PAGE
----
Some also have questioned whether busy community practice surgeons will be equally able to comply with the time-consuming demands of the Executive Committee. The presidency is almost a full-time position, yet it remains unpaid. Accordingly, a private-practice surgeon will need the backing of his or her partners or sufficient finances to counter the loss of income. Academic surgeons also have busy lives running departments, lecturing students, and operating on the most-challenging cases. Surely then, if candidates have proven themselves through years of conscientious labor on SVS committees, the manner of their employment or source of income should not influence their electability.
Dennis also explains that many private practice surgeons have a laissez-faire attitude leaving the multitude of committee appointments to these dedicated academic surgeons. On the contrary, I have spoken with numerous community surgeons who claim to have volunteered for committee or leadership positions and have not yet been appointed. Perhaps it is a self-fulfilling situation. The composition of the SVS Nominating Committee, which proposes the slate for SVS officers, originally comprised the immediate past, current, and future presidents. The composition was changed several years ago and now includes the two immediate past presidents, a representative from the affiliated vascular societies, a representative from the SVS Councils, and recently, an at-large member elected by the SVS membership. The objective was to encourage participation from someone, possibly a community practice surgeon, who had the support of the general membership.
However, it is problematic for community surgeons to gain sufficient exposure or national recognition to be elected unless they publish and lecture prolifically. Since the nominating committee has always consisted of academic surgeons, it could be argued that they would necessarily favor academics. On the other hand, such favoritism may be based simply on the fact that they are more familiar with one another. It is conceivable that as more community surgeons prove their organizational skills by serving on various committees, some will become well known and electable. As yet, the current pool of eligible community surgeons is small, whereas there are many academic surgeons clearly deserving of appointment.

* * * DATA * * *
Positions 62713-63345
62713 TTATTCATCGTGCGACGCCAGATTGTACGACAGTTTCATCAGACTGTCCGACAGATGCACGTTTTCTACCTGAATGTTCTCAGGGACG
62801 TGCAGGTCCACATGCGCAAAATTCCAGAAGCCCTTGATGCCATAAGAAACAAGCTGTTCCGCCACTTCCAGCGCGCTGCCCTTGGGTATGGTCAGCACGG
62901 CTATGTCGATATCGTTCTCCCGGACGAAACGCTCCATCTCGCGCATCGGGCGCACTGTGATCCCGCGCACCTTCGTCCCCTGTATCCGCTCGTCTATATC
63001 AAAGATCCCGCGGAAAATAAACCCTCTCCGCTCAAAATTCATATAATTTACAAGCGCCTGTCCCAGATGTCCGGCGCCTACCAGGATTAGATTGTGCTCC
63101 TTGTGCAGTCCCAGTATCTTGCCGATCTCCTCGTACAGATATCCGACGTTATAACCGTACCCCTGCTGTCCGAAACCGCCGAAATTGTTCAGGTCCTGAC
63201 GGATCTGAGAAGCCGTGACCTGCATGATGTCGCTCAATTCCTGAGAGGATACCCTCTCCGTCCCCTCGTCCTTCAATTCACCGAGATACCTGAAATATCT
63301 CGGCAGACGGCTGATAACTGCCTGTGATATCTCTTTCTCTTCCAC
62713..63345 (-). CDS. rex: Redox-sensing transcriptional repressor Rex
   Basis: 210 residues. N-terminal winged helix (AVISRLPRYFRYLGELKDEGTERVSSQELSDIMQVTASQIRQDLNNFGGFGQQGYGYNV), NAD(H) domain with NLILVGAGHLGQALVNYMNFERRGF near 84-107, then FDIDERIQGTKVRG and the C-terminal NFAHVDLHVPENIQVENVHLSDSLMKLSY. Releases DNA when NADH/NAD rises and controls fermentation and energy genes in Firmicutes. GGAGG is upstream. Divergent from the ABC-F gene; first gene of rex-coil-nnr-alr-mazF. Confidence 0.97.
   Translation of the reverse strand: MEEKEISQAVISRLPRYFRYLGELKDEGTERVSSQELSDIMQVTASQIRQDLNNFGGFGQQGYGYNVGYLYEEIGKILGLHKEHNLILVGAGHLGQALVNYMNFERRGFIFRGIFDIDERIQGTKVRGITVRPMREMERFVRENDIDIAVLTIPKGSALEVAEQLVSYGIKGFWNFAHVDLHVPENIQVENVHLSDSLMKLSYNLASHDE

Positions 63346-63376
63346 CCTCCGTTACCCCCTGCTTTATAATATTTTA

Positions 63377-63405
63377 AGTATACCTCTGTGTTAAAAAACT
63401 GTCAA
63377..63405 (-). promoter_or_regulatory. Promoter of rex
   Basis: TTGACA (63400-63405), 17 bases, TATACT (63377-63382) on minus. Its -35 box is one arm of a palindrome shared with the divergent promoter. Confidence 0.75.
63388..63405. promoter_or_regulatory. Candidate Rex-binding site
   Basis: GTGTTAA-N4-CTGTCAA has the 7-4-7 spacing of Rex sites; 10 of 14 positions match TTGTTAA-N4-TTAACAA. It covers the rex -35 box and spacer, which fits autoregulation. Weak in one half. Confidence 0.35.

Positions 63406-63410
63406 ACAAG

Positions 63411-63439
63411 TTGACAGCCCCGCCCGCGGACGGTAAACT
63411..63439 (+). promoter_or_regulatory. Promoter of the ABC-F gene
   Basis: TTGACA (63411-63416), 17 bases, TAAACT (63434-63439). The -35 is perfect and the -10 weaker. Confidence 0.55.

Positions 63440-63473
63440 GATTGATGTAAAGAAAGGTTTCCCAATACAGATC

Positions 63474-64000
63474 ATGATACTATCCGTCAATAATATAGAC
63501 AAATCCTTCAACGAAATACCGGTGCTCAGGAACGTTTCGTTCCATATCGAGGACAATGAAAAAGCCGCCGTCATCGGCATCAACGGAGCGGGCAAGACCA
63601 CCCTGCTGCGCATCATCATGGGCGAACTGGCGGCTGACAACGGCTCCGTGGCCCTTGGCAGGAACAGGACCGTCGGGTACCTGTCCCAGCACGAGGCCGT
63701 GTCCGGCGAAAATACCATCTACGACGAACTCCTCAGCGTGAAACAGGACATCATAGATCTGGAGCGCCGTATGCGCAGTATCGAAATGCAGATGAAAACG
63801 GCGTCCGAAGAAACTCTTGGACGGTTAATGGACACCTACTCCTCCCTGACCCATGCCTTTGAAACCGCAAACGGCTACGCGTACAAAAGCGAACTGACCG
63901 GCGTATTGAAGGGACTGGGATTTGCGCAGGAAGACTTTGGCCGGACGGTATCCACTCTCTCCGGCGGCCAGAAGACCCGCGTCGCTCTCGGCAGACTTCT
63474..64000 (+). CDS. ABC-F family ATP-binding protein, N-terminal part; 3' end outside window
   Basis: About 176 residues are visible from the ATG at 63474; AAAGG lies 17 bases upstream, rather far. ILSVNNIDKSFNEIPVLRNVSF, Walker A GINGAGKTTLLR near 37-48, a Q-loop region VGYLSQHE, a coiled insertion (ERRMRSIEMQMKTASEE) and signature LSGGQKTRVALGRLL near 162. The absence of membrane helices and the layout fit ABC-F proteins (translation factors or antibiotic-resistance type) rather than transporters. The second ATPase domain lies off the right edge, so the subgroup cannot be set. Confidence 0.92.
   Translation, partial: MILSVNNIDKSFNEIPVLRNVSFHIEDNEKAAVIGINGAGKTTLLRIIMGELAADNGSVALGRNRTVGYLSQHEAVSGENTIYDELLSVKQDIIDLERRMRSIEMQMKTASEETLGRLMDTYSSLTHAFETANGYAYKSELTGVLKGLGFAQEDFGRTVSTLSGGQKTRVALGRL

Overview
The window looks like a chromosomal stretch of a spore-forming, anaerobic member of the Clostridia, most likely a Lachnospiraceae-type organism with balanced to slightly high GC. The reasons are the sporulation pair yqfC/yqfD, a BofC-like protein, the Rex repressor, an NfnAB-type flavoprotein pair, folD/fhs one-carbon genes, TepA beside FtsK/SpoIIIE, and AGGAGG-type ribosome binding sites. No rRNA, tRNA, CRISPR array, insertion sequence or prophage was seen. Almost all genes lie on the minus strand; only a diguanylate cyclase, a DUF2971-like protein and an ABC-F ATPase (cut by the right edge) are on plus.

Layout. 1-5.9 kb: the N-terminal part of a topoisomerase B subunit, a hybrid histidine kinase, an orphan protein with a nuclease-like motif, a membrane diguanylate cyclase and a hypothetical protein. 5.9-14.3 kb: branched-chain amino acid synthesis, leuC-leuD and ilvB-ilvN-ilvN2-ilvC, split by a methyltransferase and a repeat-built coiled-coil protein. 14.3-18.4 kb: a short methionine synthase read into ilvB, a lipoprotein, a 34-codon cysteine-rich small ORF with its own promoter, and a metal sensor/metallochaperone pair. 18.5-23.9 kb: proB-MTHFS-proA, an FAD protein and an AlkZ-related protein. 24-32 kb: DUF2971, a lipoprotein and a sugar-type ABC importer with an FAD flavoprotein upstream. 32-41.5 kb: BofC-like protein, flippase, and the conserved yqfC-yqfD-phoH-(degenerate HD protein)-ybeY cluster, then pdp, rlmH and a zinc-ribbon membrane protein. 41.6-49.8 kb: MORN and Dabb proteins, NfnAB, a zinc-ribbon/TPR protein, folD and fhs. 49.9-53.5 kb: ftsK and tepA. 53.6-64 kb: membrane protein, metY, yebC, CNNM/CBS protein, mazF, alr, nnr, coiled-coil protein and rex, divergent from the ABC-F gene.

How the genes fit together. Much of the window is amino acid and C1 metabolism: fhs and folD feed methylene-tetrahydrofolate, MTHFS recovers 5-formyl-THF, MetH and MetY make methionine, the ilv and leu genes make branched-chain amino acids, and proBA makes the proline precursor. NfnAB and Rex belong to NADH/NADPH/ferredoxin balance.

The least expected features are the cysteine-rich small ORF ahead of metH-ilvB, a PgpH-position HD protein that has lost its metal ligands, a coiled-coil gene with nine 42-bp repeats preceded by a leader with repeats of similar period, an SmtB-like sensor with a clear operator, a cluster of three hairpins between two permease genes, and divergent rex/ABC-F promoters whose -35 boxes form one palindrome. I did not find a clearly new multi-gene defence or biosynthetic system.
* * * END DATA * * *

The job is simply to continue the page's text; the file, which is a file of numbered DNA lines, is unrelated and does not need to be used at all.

Interestingly, there are now academic members of the current Executive Committee who were formerly in private practice or are currently in situations that can be regarded as both academic and community based. This suggests that the lines between academic and community practice have blurred sufficiently enough that we should no longer consider ourselves as belonging to different camps. Also, for the last 3 years, I have been a guest at the SVS Board of Directors meetings, where I have witnessed intense deliberation on multiple issues of equal concern to both academic and private surgeons. In fact, some current leaders are so certain that we are all the same that they question whether the addition of community surgeons will add new insights that might modify the daily function and future agenda of the SVS.
Consistent with the necessity for full disclosure, I am a community-practice surgeon, although I was in full-time academics for the first 6 years of my practice and now hold a position as a clinical professor at Florida State University Medical School in Tallahassee. With this background, I suggest that negating the value of community input is an incorrect concept. Private practice has many challenges, which include diverse issues such as maintaining IT departments, staffing, electronic medical records, Stark issues, malpractice insurance requirements, PQRS requirements, contract issues, partnership contracts, and competition with other specialists and hospital groups. Even current training paradigms are affecting private practitioners. Accordingly, it is imperative that their concerns are heard at the highest level. Perhaps, too, having community-practice representation on the Executive would be seen as a positive impetus to encourage more unaffiliated community doctors to join the Society.In September, Pope Francis visited America. During his speech to the United Nations, he made the following statement: “The contemporary world, with its open wounds which affect so many of our brothers and sisters, commands that we confront every form of polarization which would divide it into these two camps.”
Vascular surgeons and the Society for Vascular Surgery would do well to heed his words.
Dr. Samson is a clinical professor of surgery (vascular) at Florida State University Medical School, is president of Mote Vascular Foundation, and an attending vascular surgeon, Sarasota (Fla.) Vascular Specialists. Dr. Samson also considers himself a member of his proposed American College of Vascular Surgery.